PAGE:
06 • 03 • 2021
$100 Billion Budget Surplus, 12 Bill Limitation: What’s Up With California?
Prefer the audio version? Check out the latest episode of Protect & Enjoy, Surfrider's California coast and ocean policy podcast!
California's budget bonanza
Fans of California's coast have a lot to cheer about in Governor Gavin Newsom's “May Revise” budget proposal. The administration wants to spend $200 million to restore coastal wetlands – one of the best defenses against rising seas – and give State Parks $11.5 million to implement the agency's State Parks Sea Level Rise Adaptation Strategy. Parks manages about 25 percent of California's coast, so providing the means for preserving our state beaches is no small act. In addition to helping save California's beloved beaches, the investment makes sense: the U.S. Geological Survey has made clear that sea level rise threatens California's economy even more than wildfires and earthquakes.
An inexplicable gap
But even as the state's beaches face an existential threat with up to two-thirds of Southern California beaches likely to be underwater by 2100, the agency most likely to ensure their survival has inexplicably been denied any new or restored funding in the May Revise, despite the state's $100 billion surplus. The California Coastal Commission manages development in the coastal zone, which stretches 1,100 miles from Oregon to Baja, extending up to five miles inland along the way. What the Commission allows or denies determines, month by month, permit by permit, the shape and future of California's coast.
One of the primary ways the Coastal Commission does this is by overseeing and approving “local coastal programs” (LCPs) that city and county governments create to define appropriate development, land uses, environmental protection, public access and preservation of marine resources in their jurisdictions. While all this might sound unbearably wonky on the surface, the policies enshrined in these LCPs theoretically ensure that any development in the coastal zone fits within what California's Coastal Act allows. Since the Act mandates maximizing coastal access for all people while protecting our coastal habitats and the creatures that depend on them, requiring compliance makes all the difference between healthy, accessible beaches and an overdeveloped coast consisting primarily of beach-killing seawalls.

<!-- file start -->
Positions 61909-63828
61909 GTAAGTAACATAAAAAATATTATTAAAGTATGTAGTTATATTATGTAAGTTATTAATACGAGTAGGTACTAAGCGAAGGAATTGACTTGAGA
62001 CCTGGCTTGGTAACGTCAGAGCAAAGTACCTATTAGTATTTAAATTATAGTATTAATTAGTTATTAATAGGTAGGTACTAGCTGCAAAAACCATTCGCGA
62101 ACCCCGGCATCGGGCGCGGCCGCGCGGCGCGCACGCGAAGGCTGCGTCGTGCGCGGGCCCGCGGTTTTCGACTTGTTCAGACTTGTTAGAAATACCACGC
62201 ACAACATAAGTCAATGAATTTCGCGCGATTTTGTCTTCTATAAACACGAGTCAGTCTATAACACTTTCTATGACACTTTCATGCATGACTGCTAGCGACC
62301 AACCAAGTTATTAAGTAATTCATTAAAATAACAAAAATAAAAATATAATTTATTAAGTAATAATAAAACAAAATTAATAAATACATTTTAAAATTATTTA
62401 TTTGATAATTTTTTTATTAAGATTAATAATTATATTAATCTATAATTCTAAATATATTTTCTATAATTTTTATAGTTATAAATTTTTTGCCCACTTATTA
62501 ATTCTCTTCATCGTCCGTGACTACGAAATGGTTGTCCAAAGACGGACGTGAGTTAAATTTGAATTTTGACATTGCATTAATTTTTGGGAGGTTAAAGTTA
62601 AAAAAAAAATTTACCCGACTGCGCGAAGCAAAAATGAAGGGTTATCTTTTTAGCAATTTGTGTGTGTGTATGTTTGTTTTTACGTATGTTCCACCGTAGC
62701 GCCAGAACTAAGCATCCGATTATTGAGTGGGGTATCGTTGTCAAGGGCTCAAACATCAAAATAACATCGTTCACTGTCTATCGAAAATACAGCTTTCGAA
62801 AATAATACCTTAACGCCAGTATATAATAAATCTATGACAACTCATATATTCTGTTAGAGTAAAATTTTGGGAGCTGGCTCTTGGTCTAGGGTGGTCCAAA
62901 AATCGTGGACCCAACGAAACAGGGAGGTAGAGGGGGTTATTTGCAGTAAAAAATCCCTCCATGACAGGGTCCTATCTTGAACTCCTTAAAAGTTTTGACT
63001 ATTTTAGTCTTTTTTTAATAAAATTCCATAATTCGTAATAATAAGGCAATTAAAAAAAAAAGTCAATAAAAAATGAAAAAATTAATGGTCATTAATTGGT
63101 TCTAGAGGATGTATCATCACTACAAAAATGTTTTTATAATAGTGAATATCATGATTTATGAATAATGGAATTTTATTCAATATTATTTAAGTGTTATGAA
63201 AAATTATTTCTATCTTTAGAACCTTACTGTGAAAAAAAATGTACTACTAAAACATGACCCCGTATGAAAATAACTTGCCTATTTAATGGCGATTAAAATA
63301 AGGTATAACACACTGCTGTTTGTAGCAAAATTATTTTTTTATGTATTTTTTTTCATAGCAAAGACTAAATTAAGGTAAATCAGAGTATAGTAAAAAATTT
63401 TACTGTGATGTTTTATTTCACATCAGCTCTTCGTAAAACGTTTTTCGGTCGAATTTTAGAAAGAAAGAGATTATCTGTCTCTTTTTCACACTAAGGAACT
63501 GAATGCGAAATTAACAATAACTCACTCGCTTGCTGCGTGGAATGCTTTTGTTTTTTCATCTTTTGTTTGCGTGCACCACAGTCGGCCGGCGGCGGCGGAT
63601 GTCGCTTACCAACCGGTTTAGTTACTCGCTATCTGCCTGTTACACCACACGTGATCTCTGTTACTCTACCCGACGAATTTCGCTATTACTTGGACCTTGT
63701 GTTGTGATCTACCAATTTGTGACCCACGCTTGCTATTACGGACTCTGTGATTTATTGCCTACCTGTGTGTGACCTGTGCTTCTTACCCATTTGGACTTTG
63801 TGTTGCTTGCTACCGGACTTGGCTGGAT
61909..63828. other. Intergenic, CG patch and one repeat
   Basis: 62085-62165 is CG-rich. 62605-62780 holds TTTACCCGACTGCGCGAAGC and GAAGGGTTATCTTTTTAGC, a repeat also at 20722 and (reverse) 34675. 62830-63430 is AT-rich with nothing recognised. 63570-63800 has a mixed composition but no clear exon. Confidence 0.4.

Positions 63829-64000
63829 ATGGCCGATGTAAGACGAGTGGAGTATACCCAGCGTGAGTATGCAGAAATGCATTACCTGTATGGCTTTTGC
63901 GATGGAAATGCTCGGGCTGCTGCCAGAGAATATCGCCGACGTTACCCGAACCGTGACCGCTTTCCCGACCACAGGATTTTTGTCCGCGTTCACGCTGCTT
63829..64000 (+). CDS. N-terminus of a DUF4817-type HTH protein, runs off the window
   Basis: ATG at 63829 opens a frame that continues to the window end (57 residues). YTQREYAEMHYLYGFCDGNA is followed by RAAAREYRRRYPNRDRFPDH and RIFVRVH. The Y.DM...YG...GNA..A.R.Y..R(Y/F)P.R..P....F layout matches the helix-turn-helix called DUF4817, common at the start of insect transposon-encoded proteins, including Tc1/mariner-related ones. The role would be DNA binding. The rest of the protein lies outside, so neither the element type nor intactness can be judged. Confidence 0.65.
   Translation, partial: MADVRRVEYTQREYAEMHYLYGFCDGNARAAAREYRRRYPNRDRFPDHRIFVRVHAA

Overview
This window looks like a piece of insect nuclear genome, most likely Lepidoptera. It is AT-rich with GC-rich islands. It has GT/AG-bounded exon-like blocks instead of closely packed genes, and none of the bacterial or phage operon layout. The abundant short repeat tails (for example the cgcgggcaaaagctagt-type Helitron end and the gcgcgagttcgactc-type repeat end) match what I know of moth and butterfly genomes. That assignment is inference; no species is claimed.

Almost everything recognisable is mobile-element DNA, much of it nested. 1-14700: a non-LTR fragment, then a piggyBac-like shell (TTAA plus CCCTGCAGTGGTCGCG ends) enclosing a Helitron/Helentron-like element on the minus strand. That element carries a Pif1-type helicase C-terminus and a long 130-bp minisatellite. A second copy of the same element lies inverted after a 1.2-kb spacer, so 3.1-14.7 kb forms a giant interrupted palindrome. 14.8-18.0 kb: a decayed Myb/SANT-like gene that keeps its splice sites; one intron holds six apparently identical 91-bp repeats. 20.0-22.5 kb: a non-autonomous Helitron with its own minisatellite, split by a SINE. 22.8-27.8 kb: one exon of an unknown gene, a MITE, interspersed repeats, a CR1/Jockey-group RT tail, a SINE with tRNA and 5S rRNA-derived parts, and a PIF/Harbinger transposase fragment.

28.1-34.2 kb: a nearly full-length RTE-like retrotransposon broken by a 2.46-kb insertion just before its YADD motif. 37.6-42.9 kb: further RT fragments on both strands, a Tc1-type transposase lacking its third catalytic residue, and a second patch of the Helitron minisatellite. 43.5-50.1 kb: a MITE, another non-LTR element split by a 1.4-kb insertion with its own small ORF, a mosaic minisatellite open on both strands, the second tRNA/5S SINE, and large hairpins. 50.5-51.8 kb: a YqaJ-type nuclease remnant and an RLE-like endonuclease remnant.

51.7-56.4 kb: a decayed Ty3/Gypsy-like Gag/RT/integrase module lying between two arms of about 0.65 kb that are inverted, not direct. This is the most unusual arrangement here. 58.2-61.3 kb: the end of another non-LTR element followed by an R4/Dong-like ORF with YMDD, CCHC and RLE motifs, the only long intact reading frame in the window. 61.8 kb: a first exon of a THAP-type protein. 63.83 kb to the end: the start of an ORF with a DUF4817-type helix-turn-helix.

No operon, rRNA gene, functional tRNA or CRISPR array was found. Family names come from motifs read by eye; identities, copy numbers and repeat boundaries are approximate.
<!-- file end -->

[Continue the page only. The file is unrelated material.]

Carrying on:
No time to delay – our beaches are threatened now
Unfortunately the Coastal Commission has long been underfunded. Instead of continuing that trend, the state should use the generational opportunity presented by the budget surplus to finally fund the Coastal Commission in such a way to bridge the gap between their mandate and their resources. We know that building climate resilience is no longer a future planning exercise but a matter of protecting our beaches, the joy they provide and the $44 billion economy they support – now.
- Specifically, Surfrider Foundation is supporting the legislature's addition of $31 million to fund the Coastal Commission's sea level rise work.
- California residents, make a call to your state senator and assemblymember now! (Find your rep here.)
Limits placed on legislators, bills advance nonetheless